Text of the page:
Can you believe it’s been ten long years since The L Word premiered, and only six years since it finished?
Yet, since then television has yet to replace it with another show centred solely around a large group of lesbian or bisexual characters.
In the last 5 years, we have seen a slight increase in lesbian and bisexual characters in broadcast, cable, and streaming network programming.
And we now have some great queer characters scattered on some great shows.
There are the two loving lesbian parents in The Fosters, a clone or two in Orphan Black, one of the Pretty Little Liars, the couple formerly known as Calzona on Grey’s Anatomy, the bisexual succubus and her human doctor on Lost Girl, the not-actually-faking-it lesbian of Faking It, and about a third of the cellblock on Orange is the New Black.
So do we really need an L Word reboot at this time?
One could argue that our representation is better served with inclusion in more mainstream shows. Lesbian and bisexual characters play prominent roles in everything from freshman breakout Jane the Virgin to the complicated are-they, aren’t they Root/Shaw dance on Person of Interest and the transitioning nuclear families of Transparent.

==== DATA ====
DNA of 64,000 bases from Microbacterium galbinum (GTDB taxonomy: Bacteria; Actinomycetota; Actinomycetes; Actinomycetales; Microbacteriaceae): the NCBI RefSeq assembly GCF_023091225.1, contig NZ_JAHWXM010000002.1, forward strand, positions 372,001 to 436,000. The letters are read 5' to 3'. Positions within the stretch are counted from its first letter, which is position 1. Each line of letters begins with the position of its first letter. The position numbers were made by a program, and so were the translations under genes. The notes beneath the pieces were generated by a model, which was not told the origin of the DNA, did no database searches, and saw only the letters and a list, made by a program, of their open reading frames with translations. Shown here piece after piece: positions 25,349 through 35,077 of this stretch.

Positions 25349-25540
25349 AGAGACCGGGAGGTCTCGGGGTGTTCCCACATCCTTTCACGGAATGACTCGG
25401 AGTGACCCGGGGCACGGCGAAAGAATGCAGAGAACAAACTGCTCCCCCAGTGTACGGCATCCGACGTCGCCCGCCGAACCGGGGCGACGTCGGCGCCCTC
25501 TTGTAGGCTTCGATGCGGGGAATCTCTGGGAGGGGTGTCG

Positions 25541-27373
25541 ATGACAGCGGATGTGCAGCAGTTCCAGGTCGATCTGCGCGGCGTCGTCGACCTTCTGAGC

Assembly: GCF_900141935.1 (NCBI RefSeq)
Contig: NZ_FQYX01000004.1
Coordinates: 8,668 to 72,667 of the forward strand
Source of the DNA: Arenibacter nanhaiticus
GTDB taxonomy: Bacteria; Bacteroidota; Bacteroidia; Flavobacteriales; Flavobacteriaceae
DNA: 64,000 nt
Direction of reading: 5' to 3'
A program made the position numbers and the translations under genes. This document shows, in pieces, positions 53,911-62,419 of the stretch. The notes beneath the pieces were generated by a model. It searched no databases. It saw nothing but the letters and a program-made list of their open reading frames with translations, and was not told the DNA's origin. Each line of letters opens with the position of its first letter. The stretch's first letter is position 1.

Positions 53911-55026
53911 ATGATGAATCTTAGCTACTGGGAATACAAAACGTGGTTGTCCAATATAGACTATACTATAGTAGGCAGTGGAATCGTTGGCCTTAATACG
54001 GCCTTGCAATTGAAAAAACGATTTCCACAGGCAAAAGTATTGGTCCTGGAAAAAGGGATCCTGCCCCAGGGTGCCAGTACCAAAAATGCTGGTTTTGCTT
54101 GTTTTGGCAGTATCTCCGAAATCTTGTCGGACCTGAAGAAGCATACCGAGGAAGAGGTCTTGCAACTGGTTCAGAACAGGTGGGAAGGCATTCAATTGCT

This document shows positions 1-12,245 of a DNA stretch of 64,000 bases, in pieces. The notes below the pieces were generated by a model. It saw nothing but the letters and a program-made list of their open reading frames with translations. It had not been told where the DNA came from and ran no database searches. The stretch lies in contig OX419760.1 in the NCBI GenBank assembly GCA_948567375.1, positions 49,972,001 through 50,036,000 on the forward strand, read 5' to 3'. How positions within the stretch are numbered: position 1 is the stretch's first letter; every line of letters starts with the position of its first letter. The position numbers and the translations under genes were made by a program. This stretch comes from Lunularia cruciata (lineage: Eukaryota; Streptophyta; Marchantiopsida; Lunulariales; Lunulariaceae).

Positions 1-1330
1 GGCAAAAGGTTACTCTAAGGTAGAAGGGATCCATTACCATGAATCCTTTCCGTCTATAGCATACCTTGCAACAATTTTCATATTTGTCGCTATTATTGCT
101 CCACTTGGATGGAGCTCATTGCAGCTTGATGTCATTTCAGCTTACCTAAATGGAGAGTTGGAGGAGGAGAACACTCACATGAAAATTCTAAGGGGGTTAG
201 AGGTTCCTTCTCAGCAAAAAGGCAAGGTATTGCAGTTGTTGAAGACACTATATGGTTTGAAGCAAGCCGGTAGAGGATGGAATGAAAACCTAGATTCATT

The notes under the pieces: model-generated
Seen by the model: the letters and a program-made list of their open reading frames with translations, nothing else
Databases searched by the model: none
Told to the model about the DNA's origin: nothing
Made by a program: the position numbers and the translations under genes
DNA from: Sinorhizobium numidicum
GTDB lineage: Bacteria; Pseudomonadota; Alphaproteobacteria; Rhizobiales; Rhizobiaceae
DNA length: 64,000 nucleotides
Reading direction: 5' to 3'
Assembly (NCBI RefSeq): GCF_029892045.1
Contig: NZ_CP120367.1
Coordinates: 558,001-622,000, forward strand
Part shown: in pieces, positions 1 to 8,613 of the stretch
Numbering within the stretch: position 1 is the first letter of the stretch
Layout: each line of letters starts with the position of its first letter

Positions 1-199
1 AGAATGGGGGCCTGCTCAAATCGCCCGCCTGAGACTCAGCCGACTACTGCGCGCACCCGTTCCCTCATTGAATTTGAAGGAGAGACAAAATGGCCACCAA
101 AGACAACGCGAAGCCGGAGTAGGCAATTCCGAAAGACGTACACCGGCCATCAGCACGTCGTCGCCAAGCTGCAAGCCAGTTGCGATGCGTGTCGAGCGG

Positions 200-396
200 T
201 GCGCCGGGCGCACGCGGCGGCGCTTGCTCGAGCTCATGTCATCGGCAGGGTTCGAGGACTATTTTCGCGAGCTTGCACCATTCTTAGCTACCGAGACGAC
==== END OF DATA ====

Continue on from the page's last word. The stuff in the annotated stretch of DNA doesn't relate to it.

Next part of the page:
And then there are the regular and recurring lesbian or bisexual female roles on Empire, The Walking Dead, Gotham, The 100, Marry Me, Arrow, Chasing Life, Heart of Dixie, Survivor’s Remorse, Black Sails, The Returned, Younger, and more I’m missing that you’ll no doubt tell me about in comments.
Plus, we haven’t even mentioned the recently and soon-to-be dearly departed lesbian and bisexual characters from shows like The Good Wife, Glee, Chicago Fire, and even the latter-day Two and a Half Men.
Yet, when it comes to a show primarily about queer women, we continue to falter.
The latest edition was the Liz Feldman and Ellen DeGeneres produced sitcom One Big Happy. A series with the first lesbian-led network comedy since Ellen back in 1998.
But the show did not do well, and was cancelled after one season.
The hype was not there, and the excited wave of lesbian and bisexual women actually watching One Big didn’t emerge.
Compare that to The L Word watching parties you had with friends or thrown by your friendly neighbourhood lesbian bars back in the day.
The urgency to see ourselves reflected on the TV screen isn’t as great because we’re already there – the diversity of lesbian and bisexual female characters has increased.
One of the biggest critiques about The L Word (besides everything and anything about Jenny Schecter) was its limited portrayal of queer women.
They were mostly femme, largely white, overwhelmingly upwardly mobile, and so on and so forth.
The difficulty any show about an underrepresented minority faces, particularly trailblazing shows, is the desire to be all things for all people.
New hits like Black-ish and Fresh Off the Boat have successfully avoided that trap while still finding commercial and critical success.
Another L Word would need to straddle that world of specificity and commonalities. Still, perhaps the burden of being The Lesbian Show would be lessened because of the increased representation elsewhere.